Mostly, however, change came from outside. After World War II and the revelations of the Nazi “Final Solution,” any policy that smacked of anti-Semitism became publicly indefensible, and the Big Three had to loosen their quotas.
At the same time, the Cold War, and the Soviet success in beating the United States into space with Sputnik, created a sense that American higher education was failing to keep pace, and that it needed to better train a new scientific and technocratic elite. Congress declared an “educational emergency”; finding and training the best brains was cast as a matter of national survival.
The huge infusion of federal research money triggered by such concern also changed the financial dynamics at elite universities, making them less dependent on conservative alumni who used the threat of withheld donations to get their way and giving new power to the faculty -- who favored admissions policies based more purely on academic achievement -- because they could attract the federal money.
In general, Karabel argues, the universities' increasingly inclusive admissions policies sprang from institutional rather than moral considerations. The move toward attracting more (or, in the case of Princeton, allowing any) black students he ties to the fear of on-campus radicalism and to larger concerns that the race riots of the mid-1960s were an existential national threat. The decision to admit women, Karabel argues, was driven primarily by a concern that all-male colleges were losing their best male applicants to co-ed competitors, and that doubling the pool of qualified applicants would allow greater selectivity.
Karabel's central point, though, is that all of these changes were carried out within the fundamentally conservative framework set up in the early 1920s to keep out bookish Jews. The carefully maintained racial diversity of today's Big Three, for example, is not merely a matter of removing barriers but of adding minorities to the list of those who get preferential treatment in the admissions process -- a process that remains, at base, fundamentally political, with different constituencies (alumni, faculty, athletic coaches, mobilized minority groups) competing for space in the freshman class. As Karabel puts it, “Power -- including the capacity to shape the very categories used to classify candidates for admission and to designate specific groups as warranting special consideration (e.g. legacies and historically underrepresented minorities, but not disadvantaged whites) -- is at the center of this process.”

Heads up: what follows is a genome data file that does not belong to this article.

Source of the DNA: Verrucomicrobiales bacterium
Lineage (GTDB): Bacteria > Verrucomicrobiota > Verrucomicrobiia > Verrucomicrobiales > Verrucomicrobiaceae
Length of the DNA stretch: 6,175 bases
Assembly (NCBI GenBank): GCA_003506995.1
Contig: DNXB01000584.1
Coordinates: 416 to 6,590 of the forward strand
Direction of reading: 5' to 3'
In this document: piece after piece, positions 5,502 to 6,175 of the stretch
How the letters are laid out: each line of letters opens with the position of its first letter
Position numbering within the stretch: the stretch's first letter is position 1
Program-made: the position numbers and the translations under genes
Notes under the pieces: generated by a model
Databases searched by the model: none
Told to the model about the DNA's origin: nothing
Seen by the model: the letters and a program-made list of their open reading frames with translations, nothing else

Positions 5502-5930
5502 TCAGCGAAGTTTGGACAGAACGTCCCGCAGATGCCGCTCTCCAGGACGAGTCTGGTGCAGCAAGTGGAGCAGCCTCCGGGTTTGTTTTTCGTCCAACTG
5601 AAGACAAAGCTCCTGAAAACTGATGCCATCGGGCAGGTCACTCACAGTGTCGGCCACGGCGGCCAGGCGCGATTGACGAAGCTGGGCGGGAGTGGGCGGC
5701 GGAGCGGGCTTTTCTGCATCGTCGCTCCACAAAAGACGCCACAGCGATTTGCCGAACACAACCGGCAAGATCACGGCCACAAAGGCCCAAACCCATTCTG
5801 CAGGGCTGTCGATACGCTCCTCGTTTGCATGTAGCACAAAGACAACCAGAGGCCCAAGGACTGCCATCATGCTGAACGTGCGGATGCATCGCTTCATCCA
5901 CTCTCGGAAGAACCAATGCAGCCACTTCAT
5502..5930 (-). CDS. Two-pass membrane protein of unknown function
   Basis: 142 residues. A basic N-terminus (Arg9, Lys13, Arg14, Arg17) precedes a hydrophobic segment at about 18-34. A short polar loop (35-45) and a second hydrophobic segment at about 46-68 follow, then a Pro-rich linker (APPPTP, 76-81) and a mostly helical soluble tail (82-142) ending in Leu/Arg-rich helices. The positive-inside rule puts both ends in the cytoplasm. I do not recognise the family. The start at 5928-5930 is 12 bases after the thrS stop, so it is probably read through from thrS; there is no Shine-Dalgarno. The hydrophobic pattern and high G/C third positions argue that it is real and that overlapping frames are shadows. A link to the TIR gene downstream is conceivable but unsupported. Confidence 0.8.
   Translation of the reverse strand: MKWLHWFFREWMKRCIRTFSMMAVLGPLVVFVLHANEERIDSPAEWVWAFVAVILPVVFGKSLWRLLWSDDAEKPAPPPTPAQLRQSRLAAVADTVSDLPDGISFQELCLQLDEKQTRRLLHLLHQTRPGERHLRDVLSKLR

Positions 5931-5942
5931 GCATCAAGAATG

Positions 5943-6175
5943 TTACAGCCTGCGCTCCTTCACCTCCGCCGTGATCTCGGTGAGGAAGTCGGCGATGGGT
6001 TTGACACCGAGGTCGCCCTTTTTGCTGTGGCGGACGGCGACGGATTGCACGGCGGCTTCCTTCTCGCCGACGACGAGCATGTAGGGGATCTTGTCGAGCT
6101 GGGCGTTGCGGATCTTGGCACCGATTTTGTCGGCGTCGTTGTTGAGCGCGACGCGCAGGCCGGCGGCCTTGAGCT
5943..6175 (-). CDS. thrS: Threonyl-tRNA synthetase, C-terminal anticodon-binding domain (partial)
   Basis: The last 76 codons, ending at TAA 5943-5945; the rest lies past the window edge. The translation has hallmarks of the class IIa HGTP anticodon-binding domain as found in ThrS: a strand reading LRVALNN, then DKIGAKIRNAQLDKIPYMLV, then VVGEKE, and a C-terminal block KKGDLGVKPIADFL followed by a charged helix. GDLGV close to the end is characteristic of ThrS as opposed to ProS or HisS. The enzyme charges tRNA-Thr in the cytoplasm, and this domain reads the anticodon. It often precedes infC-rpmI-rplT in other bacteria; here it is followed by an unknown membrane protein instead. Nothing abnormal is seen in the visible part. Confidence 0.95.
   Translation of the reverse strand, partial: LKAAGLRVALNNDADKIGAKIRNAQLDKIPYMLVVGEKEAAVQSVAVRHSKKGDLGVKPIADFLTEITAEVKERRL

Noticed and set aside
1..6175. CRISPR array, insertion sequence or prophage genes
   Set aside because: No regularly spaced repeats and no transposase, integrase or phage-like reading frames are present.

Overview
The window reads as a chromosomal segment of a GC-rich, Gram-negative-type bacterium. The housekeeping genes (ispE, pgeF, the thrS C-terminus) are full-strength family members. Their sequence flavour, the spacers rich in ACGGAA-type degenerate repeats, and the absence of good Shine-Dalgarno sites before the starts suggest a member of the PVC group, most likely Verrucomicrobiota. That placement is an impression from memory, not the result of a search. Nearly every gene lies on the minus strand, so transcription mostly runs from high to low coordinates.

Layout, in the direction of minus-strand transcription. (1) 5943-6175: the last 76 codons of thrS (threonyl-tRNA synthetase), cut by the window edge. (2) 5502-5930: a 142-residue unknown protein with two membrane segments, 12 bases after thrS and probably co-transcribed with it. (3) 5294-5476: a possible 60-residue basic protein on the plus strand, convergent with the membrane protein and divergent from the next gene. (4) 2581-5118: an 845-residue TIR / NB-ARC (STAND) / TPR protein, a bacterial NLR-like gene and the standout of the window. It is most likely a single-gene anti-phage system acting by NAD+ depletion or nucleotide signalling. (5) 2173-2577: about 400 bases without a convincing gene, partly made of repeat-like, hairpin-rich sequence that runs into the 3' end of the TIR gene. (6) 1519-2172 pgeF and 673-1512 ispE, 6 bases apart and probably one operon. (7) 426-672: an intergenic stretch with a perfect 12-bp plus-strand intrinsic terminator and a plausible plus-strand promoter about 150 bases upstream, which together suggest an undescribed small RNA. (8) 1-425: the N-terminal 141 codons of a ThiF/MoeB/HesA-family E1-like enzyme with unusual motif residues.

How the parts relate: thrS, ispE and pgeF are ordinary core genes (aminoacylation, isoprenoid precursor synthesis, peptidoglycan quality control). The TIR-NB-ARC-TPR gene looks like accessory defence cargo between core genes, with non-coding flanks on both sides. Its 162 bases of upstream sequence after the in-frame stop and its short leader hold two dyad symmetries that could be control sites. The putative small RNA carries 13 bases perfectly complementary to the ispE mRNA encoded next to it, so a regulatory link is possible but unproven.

Which brings us back to Young's dark satire about the meritocracy. Ultimately, there is a barely resolved tension at the heart of Karabel's book, detailing as it does the many failures of the Big Three to live up to their meritocratic ideals. In his final chapter, Karabel decries the heavy advantage that those schools continue to accord legacy applicants and athletes, and he takes them to task for admissions policies that still decidedly favor the rich (the Big Three today, he charges, are actually less economically diverse than they were 40 years ago).
But like Young, Karabel is also deeply skeptical of meritocracy itself, calling it “seriously flawed as a governing societal ideal.” He emphasizes the unabashed elitism of such meritocrats as Conant and Brewster, men comfortable with vast inequality as long as it correlated with ability. Today, Karabel points out, two-thirds of Americans believe that “people have equal opportunities to get ahead,” and only 28 percent favor government action to reduce income inequality, whereas in England, those numbers are practically reversed.
Karabel's book, then, directs its quiet outrage toward fixing the faults of a system whose goals he only reluctantly shares; he closes The Chosen with an approving description of Young's ideas. Ultimately, it's hard to know which Karabel would prefer: a more finely discriminating admissions system or one that didn't discriminate at all.
Drake Bennett is a staff writer for the Ideas section of The Boston Globe.